1.“Here, everyone can be a scientist.”
At Counter Culture Labs in Oakland, California, pipettes, microscopes, and petri dishes cover lab tables, while the lab’s latest, crowdfunded acquisition sits nearby: an ultra-cold freezer for storing enzymes and DNA. The lab provides a place for open science, where anyone can do research and research results are free, says Maureen Muldavin, a board member of the nonprofit public biology lab. Established in 2013, the lab hosts projects that range from making “bioart” inspired by colorful bacteria to reverse-engineering insulin. “We’re trying to do the research to make it easier for someone to produce a generic version [of insulin], so it’s not available through just a few pharmaceutical companies,” says Muldavin.
The equipment is professional, but the lab’s participants don’t have to be. Participants include people without science backgrounds as well as those with Ph.D.s. Crowdsourcing buys the equipment, and peer-to-peer education teaches people the skills to use it. Some are looking to learn skills for a new career, others to conduct research outside their home institution. Many are just curious about science. “Usually, it’s scientists who decide what to research,” says Muldavin. “Here, everyone can be a scientist.”
2. In hog farm country, communities became co-researchers
“Community participation was central to the approach [Wing] believed in,” says Phil Brown, a member of the National Advisory Environmental Health Sciences Council. “[He believed] community residents were usually the most reliable discoverers of problems.” Wing was an associate professor of epidemiology at the University of North Carolina at Chapel Hill until he died in November 2016. As a public health researcher, he advocated the use of community-based participatory research (CBPR) and sought to involve communities threatened by environmental hazards in every step of the research process. Brown says that Wing’s dedication to CBPR serves as an example to other researchers who see their advocacy and research as intertwined.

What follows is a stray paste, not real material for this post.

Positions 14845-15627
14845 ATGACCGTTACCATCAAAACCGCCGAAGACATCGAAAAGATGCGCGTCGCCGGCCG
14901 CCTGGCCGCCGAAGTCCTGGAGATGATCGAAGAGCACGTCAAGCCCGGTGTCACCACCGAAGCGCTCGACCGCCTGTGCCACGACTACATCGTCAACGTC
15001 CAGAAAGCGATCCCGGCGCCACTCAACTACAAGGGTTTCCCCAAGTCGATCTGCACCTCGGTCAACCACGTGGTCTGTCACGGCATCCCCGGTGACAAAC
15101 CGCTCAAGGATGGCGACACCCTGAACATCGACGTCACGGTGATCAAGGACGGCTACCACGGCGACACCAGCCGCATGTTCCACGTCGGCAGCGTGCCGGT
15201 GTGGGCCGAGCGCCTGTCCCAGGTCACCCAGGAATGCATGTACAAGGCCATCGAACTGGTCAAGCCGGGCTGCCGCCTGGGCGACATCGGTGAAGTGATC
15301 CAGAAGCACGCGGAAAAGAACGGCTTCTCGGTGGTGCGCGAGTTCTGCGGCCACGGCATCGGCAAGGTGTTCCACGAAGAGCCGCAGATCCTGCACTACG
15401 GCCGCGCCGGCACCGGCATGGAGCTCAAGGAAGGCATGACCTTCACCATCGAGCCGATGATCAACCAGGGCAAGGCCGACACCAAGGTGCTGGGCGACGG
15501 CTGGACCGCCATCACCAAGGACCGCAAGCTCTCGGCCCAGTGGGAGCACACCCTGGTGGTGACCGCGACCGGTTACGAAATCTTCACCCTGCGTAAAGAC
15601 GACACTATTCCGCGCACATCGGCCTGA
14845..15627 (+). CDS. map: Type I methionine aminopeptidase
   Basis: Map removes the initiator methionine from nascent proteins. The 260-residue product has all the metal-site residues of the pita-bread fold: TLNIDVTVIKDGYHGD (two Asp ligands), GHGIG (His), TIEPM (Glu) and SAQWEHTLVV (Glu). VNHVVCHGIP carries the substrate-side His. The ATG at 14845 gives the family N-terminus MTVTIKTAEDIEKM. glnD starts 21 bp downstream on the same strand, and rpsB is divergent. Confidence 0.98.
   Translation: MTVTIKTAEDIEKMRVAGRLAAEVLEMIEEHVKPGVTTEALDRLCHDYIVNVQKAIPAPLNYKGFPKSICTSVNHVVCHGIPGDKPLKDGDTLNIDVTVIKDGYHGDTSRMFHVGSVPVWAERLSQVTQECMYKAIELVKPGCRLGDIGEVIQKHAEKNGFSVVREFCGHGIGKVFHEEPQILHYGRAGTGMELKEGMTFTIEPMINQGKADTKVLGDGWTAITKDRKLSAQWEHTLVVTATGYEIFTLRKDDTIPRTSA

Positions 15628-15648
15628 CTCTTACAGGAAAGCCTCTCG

For 20 years, Wing worked with the people living near large farming operations in North Carolina’s hog country. With more than 2,100 hog farms, North Carolina is one of the largest pork-producing states in the country. Farms are concentrated in the eastern portion of the state, where most divert pig waste to open-air lagoons. When hurricanes hit, the lagoons overflow, spilling untreated hog waste into rivers, lakes, and backyards. When they’re working as intended, the lagoons contain the waste in deep pits that turn pinkish-purple from bacteria, emit toxic gases, and seep into groundwater.
Hog manure is poisonous stuff, but prior to Wing’s studies in the area, not much research had been done on the impacts of pig waste on human health. “People living around animal operations were seeing changes in their well water and smelling odors,” says Naeema Muhammad, co-director of the North Carolina Environmental Justice Network (NCEJN). Locals felt their concerns were ignored by area officials with ties to industry, says Muhammad. So they approached Wing to design a study on the health impacts of the farms.
To help build trust, community members were treated as co-researchers. That research partnership produced studies that found pollution from large hog operations was associated with increased blood pressure, respiratory symptoms, and stress. Another study found Black, American Indian, and Hispanic North Carolinians were more likely than White residents to live within 3 miles of an industrial hog farm.